There's a similar syntax versus semantics issue in your question about predicate symbols. A predicate symbol is not "a function to the set $\{\text{True}, \text{False}\}$". A predicate symbol is, as its name suggests, just a symbol, a piece of syntax. Classical first-order logic happens to have a sound and complete semantics where we can interpret formulas as picking out subsets of the Cartesian product of interpretations of the types of its domain which we can then identify with characteristic functions, but there is absolutely no need to do this. We can work entirely syntactically, and computer scientists tend to lean this way as programming itself is highly syntactic. It is also the case that this interpretation is not sound and complete for other logics. If you are dead set on working semantically, the domain of a predicate symbol $p(A, B)$, for example, is the Cartesian product $[\![A]\!]\times[\![B]\!] \subseteq [\![\top]\!]\times[\![\top]\!]$ where $[\![\_]\!]$ is the interpretation function that sends a type to a set. There is an interpretation function sending terms to elements of the appropriate set, which I'll also write $[\![\_]\!]$, such that $[\![t]\!]\in[\![A]\!]$ when $t \in \text{Trm}_A$. So the interpretation of the variable symbol $x : A$ will be in the domain of the interpretation of a predicate $p(A)$. (To be completely pedantic, we interpret terms, not variable symbols, and variable symbols only embed into terms; they aren't necessarily terms in and of themselves.) The term part of the interpretation is a set function $\text{Trm}_A \to [\![A]\!]$ for each type $A$. This function need not be surjective, which is to say there can be elements of $[\![A]\!]$ which don't correspond to any term. So, the interpretation of a type, i.e. $[\![A]\!]$ is an arbitrary set which must satisfy some rules. We can map terms into this set, but the elements are not (usually) terms themselves and there can be other elements. The interpretation of predicate and function symbols needs to correctly work with all elements of these sets, even ones that don't correspond to terms. Again, none of this interpretation stuff is at all necessary to work with or understand the logic. Indeed, computer implementations usually don't use this at all and operate purely syntactically. (Model checking does leverage semantics though.) It's certainly a rich field and it provides a different perspective to the logic, but it is not necessary.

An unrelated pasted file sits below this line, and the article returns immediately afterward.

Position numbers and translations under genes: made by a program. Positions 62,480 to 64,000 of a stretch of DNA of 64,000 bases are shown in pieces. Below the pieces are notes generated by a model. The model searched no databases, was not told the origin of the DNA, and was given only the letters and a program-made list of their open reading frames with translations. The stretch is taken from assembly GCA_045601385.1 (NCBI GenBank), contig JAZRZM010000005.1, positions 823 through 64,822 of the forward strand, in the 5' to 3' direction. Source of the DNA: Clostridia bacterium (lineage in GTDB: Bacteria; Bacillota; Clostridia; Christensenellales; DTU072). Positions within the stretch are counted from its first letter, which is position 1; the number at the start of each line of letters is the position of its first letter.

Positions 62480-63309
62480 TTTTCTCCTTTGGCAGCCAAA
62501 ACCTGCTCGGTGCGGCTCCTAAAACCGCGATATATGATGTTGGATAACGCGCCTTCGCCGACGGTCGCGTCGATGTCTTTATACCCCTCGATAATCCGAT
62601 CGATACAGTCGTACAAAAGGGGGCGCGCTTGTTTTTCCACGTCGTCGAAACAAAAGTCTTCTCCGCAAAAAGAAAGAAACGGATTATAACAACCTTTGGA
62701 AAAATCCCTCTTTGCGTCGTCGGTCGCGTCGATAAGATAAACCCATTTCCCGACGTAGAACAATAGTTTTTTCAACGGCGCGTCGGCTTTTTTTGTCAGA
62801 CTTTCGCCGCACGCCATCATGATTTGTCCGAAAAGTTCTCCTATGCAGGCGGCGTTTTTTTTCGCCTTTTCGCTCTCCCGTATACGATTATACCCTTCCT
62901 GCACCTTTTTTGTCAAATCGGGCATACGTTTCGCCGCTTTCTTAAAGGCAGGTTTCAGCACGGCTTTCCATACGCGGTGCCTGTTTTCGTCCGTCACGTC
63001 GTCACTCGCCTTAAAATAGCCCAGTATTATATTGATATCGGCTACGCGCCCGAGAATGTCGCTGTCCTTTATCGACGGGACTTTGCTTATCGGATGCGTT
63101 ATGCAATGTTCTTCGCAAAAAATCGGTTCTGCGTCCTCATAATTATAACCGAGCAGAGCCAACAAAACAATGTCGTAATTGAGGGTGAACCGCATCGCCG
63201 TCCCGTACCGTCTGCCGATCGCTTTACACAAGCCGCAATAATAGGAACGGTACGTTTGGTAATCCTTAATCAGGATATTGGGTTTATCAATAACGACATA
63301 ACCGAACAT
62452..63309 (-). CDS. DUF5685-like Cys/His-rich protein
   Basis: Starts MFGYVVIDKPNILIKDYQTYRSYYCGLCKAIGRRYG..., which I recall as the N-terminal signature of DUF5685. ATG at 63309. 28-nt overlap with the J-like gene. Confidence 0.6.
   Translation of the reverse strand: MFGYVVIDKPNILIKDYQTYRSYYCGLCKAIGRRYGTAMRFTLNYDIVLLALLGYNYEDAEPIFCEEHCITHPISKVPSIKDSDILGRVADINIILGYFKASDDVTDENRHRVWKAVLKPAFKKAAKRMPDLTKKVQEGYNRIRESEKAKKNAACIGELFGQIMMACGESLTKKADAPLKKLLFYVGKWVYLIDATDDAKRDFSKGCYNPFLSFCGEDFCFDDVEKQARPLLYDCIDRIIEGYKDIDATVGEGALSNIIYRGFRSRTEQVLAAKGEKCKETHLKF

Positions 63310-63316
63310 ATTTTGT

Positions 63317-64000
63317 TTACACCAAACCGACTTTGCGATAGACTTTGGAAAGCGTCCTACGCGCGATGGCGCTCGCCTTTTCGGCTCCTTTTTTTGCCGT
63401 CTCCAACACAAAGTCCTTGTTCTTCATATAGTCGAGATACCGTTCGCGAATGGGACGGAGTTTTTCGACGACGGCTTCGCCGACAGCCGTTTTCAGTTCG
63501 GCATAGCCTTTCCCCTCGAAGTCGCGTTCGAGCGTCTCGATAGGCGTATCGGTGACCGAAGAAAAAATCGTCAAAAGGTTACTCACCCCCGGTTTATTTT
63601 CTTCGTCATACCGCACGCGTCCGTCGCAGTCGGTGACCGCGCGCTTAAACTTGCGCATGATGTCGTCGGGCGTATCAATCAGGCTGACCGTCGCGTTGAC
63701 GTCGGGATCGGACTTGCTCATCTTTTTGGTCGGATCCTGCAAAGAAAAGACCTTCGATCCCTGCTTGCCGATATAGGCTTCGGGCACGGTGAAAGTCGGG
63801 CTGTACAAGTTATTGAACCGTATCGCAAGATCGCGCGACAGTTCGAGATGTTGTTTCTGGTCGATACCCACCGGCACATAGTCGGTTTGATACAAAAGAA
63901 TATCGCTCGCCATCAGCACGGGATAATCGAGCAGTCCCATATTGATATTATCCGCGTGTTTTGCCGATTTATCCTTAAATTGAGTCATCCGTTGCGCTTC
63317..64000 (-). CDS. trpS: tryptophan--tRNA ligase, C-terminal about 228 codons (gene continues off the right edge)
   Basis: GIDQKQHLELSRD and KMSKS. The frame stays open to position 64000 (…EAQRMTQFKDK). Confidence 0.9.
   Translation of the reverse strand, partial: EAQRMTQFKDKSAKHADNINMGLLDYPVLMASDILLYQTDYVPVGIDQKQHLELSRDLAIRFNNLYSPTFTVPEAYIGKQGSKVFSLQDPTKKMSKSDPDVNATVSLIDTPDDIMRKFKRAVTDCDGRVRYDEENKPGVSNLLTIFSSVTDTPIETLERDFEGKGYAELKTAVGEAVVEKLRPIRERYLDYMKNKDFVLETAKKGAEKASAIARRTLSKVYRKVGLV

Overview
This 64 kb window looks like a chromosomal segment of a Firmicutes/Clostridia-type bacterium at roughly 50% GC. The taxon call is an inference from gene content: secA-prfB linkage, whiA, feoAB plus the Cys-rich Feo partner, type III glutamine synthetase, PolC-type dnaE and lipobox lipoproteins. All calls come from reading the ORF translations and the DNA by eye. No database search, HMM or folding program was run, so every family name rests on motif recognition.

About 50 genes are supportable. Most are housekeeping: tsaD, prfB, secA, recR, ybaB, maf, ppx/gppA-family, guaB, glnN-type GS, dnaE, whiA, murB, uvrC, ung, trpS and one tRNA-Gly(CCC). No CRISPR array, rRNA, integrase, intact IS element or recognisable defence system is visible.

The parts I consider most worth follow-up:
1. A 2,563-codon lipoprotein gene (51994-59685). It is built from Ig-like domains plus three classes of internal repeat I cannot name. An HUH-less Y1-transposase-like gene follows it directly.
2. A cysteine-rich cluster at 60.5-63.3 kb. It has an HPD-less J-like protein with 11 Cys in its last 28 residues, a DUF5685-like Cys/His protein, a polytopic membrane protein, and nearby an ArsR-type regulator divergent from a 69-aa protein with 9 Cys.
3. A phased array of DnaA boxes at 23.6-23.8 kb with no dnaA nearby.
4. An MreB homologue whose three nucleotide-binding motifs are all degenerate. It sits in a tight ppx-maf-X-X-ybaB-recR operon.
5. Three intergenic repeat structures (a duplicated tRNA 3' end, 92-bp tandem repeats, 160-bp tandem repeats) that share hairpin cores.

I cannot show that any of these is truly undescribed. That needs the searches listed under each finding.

Summarizing, $x : B$ is data provided which is used to define what a well-formed formula is. It is used to produce the meta-logical predicate $t\in\text{Trm}_A$ stating that a term $t$ is well formed and has type $A$ (similarly for formulas). $t\Xi A$ is a formula within the logic that can be formally proven or refuted with the rules of the logic. Semantically, $[\![\Xi A]\!] = [\![A]\!]\subseteq[\![\top]\!]$. In some ways $\Xi A$ does kind of internalize the typing judgement. We could eliminate all types except for $\top$ and instead of having for $p : A,B$, $p(t_1,t_2)$ where $t_1 \in \text{Trm}_A$ and $t_2 \in\text{Trm}_B$, we could say this is really an abbreviation for $t_1\Xi A \land t_2\Xi B \land p(t_1,t_2)$ where $p : \top,\top$ and $t_1, t_2 \in\text{Trm}_\top$. Nevertheless, for the purpose of semantics, the roles of $\Xi A$ and the typing judgement are different. The typing judgement specifies what the domains of the interpretation functions are while $\Xi A$ is just an element of one of those domains.

• You have explained it beautifully. What I gather from reading your answer is that the predicate $\Xi A$ takes its input from $\mathrm{Trm}_\top$ and returns TRUE if the given input is from $\mathrm{Trm}_A$. Is that right? – Nanashi No Gombe May 31 '17 at 20:33
• I have a few follow-up questions. When you say $1:int,$ it surely means $1\in VSym.$ Moreover, $1\in\mathrm{Trm}_{int}.$ This means $1+1\in\mathrm{Trm}_{int}$ but it may not be necessarily true that $1+1\in VSym.$ If a term is not a variable symbol, by the defn. of the typing function $\alpha,$ the claim $1+1:int$ does not make sense unless we redefine $\alpha$ such that it maps $\mathrm{Trm}_A\to A.$ Secondly, how do you know that if $t:A$ and $A \sqsubseteq B$ then $t:B$? All I can see is that given this premise, $(B)t: B$. Lastly, how would you ever prove $t \Xi A$ without interpretation? – Nanashi No Gombe May 31 '17 at 20:45
• They use the colon notation for more than just variable symbols, so they would write $1:\to\mathsf{Int}$ indicating that $1$ is a constant symbol of type $\mathsf{Int}$. I extended $t:A$ to be $t\in\text{Trm}_A$ generally, but I've rewritten it to coincide with their notation more closely. The idea is indeed that given $\alpha$ providing types for the primitive function symbols/predicate symbols/variables, you can extend that to a typing for arbitrary terms/formulas. This is what they do in their definition of $\text{Trm}_A$. I've edited the answer to respond to the other questions. – Derek Elkins May 31 '17 at 23:36